Pancho Villa Biography, Life, Interesting Facts
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Pancho Villa was a complicated figure in Mexico’s history. He is a folk hero to many in Mexico, where he was Robin Hood-style bandit and a revolutionary leader in the Mexican Revolution. He was called into action once again to assist in a coup against a new dictator. Villa stayed active afterwards, while the Mexican government endured unrest. It is important to note that much of what we know about Villa comes from his narratives. In the end, he reverted to banditry and was assassinated.
There is more than one version of Pancho Villa's early life. This comes from the contradictory stories that Villa himself told to reporters and filmmakers. What we do know is that he was born in 1878. He had humble beginnings; his father, Agustin Arango, was a sharecropper who died early in Villa’s life. His mother, Micaela Arámbula, took care of the family. Villa was raised on a large hacienda in the state of Durango. The name of the villa was Rancho de la Coyotada. There is some question as to whether Arango was his biological father.
Pancho Villa was fond of claiming he was the son of Agustin Villa, a well-known bandit. This would explain why he changed his name from José Doroteo Arango Arámbula to Pancho Villa later in life. Villa moved to Chihuahua at the age of 16, and then his world changed. He returned to his childhood home and killed Agustín López Negrete, a hacienda owner. Villa claimed the man had raped his sister, but the story never was confirmed. To escape prosecution, Villa took a horse and headed to the hills. There, he began his life as a bandit, but the details are not definitive.
The Mexican Revolution
The simplified version of the start to the Mexican Revolution is this: during the 1910 elections, things went very wrong. The incumbent president, Porfirio Díaz, did not appreciate being challenged. The newcomer was Francisco Madero. Díaz had Madero arrested, put on a sham election, and proclaimed himself the winner. There was a problem, however. Madero had popular backing. Villa was recruited by the head of the anti-re-electionists in Chihuahua, by the name of Abraham Gonzalez. It was Villa’s job to clear out the anarcho-syndicalists who stood in Madero’s way for not being radical enough. When he was successful, Villa found promotion after promotion, until he won the first Battle of Ciudad Juárez along with Pascual in 1911.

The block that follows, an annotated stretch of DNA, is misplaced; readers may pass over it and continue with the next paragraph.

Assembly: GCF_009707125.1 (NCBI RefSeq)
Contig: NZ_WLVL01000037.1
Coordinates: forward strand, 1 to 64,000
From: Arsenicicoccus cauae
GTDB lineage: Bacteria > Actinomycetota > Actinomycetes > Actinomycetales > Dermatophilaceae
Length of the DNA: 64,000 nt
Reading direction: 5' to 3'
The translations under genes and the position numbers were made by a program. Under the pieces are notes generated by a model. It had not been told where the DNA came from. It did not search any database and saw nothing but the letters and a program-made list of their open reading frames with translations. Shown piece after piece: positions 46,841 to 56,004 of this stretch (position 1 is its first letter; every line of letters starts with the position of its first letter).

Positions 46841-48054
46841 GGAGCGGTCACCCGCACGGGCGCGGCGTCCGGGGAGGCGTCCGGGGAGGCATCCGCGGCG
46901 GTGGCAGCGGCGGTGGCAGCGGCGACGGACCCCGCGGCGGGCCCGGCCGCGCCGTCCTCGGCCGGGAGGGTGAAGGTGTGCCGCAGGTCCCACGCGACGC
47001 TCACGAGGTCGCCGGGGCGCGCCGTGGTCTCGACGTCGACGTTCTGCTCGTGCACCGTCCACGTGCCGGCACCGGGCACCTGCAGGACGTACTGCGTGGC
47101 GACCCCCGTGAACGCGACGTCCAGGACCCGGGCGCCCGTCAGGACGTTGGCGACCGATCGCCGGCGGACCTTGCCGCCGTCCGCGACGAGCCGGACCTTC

Madero was a disappointment to Pancho Villa and many others. Rather than establishing a new power structure, Madero kept his predecessor’s in place. He also turned over hacienda land, seized in battle, to Villa, Orozco, and other high-level rebel fighters. Instead, he gave the land back to the original landowners to appease them. These actions turned Orozco against Madero. Orozco asked Villa to join him against Madero, whom he saw as a weak leader. Villa refused and fought successfully for Madero instead. His loyalty was repaid with treachery by his superior, a man named Huerta. While Villa sat in prison in 1913, Huerta assassinated Madero, started a coup, and became president.
Coup and Rebellion
Huerta had a challenger by the name of Zapata. Pancho Villa won even more fame for the battles he won against Huerta from 1913 to 1914. He was so successful that the United States Army made a deal with him and Hollywood. They would film Villa’s military in action, and Villa would get a cut of the profits from the shows produced. By this time, Villa was also governor of Chihuahua. Lastly, Villa put his banditry skills to use. He held bankers’ families as hostages for ransom. Villa put the income he gathered from these and other sources to good use. His troops were brought up to date and enlarged.
Soon, Pancho Villa became powerful – too powerful for some. A man by the name of Carranza, who was also rising in power, dealt Villa a crushing blow. Carranza’s order cost Villa an enormous sum of money and an even more massive military victory. As a result, Villa resigned. That was not the end of Villa’s troubles. Once Huerta was gone, there was a power vacuum. Zapata and Carranza fought each other for dominance. Villa supported Zapata, but Villa suffered defeat after defeat. Eventually, he was left with just a couple hundred loyal men and not much in the way of supplies. When the United States threw its support behind Carranza, Villa once again retreated to the hills.
Fighting with the United States
The United States had given Pancho Villa money, support, and had sold him weapons for years. When the U.S. decided to back Carranza, in the hopes of bringing stability, they dropped all support. This did not sit well with Villa. Things went from bad to worse in 1915 and 1916 when the U.S. took a more active role in combating his guerilla efforts against Carranza. In response, Villa attacked Columbus, New Mexico in March 1916. There are differing views regarding his reasons for doing this. Some say it was retaliation, while others say he needed supplies. Three more significant attacks were carried out on American soil after that. Wilson sent U.S. troops to pursue Villa for a time. Villa lost several key men, but he escaped.
In 1920, Carranza was assassinated. This made life easier for Pancho Villa, who retired to a hacienda life. He negotiated with the new administration for the land and a pension for himself and the few men who remained loyal to him. These men served as his bodyguards. Unfortunately, on July 20, 1923, Villa was assassinated while on an errand. What happened after he died is the stuff of folktales. He was buried the day following his assassination. Rather than bury him where he had wanted, he was interred where he died. In 1926, it was said his skull was stolen and sold to an idiosyncratic millionaire. This man was rumored to collect famous heads. In 1976, Villa was reinterred within the Monument to the Revolution in Mexico City.
Dwight D. Eisenhower